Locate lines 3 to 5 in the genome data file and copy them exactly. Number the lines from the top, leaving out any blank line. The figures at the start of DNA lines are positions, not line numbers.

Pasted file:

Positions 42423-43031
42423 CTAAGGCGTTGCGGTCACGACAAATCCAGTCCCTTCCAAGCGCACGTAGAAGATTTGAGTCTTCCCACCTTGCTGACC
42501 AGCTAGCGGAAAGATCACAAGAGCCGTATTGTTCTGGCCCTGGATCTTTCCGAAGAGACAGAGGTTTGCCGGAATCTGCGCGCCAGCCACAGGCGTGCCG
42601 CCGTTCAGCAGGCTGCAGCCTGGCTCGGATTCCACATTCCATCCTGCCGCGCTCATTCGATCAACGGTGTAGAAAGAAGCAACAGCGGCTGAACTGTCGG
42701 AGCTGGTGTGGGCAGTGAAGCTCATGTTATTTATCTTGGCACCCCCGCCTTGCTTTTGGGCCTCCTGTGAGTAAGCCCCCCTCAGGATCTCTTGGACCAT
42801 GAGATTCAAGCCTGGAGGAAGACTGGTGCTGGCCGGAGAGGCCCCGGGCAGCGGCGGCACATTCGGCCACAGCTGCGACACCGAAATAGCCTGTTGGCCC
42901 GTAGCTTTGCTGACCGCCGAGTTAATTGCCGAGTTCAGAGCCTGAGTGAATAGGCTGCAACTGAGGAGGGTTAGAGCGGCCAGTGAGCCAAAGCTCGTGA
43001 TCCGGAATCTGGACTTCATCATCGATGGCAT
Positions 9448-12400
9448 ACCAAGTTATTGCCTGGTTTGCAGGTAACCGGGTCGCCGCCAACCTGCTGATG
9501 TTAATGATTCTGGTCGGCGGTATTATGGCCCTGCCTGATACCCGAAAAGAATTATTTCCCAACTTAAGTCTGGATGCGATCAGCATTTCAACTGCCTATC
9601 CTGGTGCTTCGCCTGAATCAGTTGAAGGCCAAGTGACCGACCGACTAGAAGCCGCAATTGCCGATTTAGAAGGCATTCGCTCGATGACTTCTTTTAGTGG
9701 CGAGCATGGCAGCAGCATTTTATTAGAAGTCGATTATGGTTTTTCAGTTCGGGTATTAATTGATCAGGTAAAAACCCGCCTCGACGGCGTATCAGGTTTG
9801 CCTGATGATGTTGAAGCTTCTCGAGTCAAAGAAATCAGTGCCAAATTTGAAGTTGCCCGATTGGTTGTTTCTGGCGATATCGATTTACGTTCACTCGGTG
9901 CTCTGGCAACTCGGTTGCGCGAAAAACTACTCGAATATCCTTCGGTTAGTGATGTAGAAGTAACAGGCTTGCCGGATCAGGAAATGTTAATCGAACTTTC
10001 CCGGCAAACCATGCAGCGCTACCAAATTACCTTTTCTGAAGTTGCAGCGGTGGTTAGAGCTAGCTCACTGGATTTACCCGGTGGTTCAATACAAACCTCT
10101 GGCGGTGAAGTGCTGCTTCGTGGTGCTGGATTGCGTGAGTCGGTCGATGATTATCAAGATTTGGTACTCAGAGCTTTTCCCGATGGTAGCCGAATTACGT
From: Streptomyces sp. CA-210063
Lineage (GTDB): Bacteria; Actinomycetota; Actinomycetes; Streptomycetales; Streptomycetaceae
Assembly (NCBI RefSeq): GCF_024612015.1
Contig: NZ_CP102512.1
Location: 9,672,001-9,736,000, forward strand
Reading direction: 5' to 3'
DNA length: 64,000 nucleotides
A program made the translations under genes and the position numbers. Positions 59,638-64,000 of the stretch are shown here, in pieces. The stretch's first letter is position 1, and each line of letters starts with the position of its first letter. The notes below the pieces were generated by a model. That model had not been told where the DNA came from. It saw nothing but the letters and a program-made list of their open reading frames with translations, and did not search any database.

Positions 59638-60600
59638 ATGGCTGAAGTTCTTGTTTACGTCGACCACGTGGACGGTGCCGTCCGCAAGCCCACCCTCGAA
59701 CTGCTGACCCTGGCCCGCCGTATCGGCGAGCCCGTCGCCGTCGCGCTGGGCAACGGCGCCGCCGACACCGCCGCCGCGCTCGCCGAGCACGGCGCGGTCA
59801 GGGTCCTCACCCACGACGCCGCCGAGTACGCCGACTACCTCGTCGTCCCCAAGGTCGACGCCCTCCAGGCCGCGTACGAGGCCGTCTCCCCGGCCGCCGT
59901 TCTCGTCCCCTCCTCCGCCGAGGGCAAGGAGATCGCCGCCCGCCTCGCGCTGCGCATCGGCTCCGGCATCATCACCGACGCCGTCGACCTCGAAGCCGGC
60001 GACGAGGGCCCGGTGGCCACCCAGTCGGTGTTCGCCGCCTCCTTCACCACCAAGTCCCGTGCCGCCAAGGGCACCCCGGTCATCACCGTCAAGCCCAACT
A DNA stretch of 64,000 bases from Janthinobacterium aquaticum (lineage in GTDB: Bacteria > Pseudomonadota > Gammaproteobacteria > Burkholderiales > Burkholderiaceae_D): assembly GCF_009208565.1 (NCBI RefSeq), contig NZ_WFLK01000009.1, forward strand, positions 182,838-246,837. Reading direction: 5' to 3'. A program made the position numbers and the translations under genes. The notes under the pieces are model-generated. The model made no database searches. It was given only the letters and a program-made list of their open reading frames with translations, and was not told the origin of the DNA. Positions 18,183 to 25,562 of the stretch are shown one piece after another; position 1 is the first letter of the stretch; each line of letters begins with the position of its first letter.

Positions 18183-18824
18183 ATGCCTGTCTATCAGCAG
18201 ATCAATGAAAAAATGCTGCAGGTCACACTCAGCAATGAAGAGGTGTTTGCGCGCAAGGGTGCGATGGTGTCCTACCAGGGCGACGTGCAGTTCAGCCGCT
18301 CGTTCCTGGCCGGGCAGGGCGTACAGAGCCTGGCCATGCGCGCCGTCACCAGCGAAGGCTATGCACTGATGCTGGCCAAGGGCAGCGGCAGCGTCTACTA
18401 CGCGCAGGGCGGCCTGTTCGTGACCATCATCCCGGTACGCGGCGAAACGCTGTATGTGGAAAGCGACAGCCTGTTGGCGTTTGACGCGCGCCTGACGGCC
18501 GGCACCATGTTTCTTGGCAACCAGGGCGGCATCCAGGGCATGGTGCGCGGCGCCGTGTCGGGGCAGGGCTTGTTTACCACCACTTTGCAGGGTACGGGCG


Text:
42501 AGCTAGCGGAAAGATCACAAGAGCCGTATTGTTCTGGCCCTGGATCTTTCCGAAGAGACAGAGGTTTGCCGGAATCTGCGCGCCAGCCACAGGCGTGCCG
42601 CCGTTCAGCAGGCTGCAGCCTGGCTCGGATTCCACATTCCATCCTGCCGCGCTCATTCGATCAACGGTGTAGAAAGAAGCAACAGCGGCTGAACTGTCGG
42701 AGCTGGTGTGGGCAGTGAAGCTCATGTTATTTATCTTGGCACCCCCGCCTTGCTTTTGGGCCTCCTGTGAGTAAGCCCCCCTCAGGATCTCTTGGACCAT